The Morrison government's response to the royal commission, including through measures in this bill being debated today, builds on an earlier report in 2016 on ASIC, commissioned by then Minister for Revenue and Financial Services, the Honourable Kelly O'Dwyer—my predecessor as the member for Higgins. The task force chaired by Treasury observed five key themes in its assessment of ASIC. These themes cut across the main elements of the capability framework, governance and leadership, strategy and delivery, and drew together many of the observations highlighted throughout the report. As such, there were five main themes from the report on ASIC that were grouped as follows: first, that sound governance architecture was not well-used; second, it found the expectations gap was much greater than expected; third, it also found there was an opportunity to reorient for greater external focus; fourth, a cultural shift was needed to become less reactive and more strategic and confident; and finally, future-proofing and forward-looking approaches were needed to improve ASIC's capabilities. The bill today will help address these flaws in ASIC's capability to function effectively.

For Australians to have trust in banks, superannuation funds and the finance industry, the regulatory framework that governs the sector must be enforced by effective regulations. Indeed, recommendation 6.14 of the royal commission called for the establishment of a specialised expert authority to assess the effectiveness and capability of the regulators. It recommended that a new oversight authority for APRA and ASIC, independent of government, should be established by legislation to assess the effectiveness of each regulator in discharging its functions and meeting its statutory objects. The royal commission report recommended the authority should be comprised of three part-time members and staffed by a permanent secretariat. It should be required to report to the minister in respect of each regulator at least biannually.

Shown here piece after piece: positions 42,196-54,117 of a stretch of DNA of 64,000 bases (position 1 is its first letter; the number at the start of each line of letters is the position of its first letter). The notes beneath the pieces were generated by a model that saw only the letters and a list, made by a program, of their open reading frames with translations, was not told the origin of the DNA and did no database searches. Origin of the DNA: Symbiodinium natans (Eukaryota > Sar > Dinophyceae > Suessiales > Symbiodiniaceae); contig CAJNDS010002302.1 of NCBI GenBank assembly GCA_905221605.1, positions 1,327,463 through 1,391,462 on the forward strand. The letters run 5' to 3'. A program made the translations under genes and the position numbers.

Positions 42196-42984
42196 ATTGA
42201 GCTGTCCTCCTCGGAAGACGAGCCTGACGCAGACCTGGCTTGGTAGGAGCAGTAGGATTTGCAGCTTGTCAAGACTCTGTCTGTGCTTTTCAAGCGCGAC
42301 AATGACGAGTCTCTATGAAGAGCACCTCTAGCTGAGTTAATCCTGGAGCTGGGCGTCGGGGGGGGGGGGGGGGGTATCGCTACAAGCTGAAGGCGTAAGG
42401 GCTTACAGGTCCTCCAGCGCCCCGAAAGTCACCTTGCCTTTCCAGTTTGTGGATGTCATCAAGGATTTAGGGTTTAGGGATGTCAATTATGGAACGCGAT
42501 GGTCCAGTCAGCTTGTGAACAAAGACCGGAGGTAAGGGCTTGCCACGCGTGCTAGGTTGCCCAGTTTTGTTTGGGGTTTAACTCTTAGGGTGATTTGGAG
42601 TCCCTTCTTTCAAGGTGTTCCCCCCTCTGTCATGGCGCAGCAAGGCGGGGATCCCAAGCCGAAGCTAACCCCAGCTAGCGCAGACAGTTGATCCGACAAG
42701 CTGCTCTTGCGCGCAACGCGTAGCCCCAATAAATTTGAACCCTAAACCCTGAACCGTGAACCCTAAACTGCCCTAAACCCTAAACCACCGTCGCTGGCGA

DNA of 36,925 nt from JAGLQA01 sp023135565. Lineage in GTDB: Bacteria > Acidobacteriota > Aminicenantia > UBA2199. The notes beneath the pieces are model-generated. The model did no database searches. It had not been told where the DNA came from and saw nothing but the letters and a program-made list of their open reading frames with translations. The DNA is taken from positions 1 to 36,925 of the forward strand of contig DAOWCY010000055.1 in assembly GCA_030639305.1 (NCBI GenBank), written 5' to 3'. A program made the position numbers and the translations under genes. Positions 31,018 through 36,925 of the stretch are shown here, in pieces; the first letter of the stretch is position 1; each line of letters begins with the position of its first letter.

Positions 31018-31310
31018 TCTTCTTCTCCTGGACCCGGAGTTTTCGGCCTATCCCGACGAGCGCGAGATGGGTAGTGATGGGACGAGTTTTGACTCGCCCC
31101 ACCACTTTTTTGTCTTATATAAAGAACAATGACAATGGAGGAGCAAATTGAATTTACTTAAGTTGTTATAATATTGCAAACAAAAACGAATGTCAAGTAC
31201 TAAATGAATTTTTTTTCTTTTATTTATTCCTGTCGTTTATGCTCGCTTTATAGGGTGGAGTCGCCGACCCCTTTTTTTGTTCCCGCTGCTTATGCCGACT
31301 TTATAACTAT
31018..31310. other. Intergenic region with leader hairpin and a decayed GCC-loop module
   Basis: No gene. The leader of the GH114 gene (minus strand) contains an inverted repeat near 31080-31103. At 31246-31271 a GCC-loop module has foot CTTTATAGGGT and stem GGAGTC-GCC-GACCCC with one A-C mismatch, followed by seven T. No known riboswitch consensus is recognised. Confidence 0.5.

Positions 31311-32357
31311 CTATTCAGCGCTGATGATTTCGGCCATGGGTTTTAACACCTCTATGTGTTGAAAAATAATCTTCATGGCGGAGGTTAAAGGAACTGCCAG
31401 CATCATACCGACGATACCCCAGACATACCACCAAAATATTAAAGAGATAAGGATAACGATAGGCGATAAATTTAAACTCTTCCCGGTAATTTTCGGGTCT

It is worth noting APRA and ASIC are independent regulators responsible to the parliament. This independence is critical to their ability to fulfil their mandates and for them to have the confidence of the consumers who rely on them. Regulator independence is also important for maintaining the confidence of the market, including in the credibility of the regulators. That is why the Morrison government is today taking decisive action following the royal commission to enhance the power, funding and competency of regulatory authorities. Accepting the royal commission's recommendation, the Morrison government is responding through the introduction of this very legislation. This is congruent with the government's commitment to end misconduct within the finance sector. Indeed, we are acting on all of the other 75 recommendations contained within the royal commission's final report.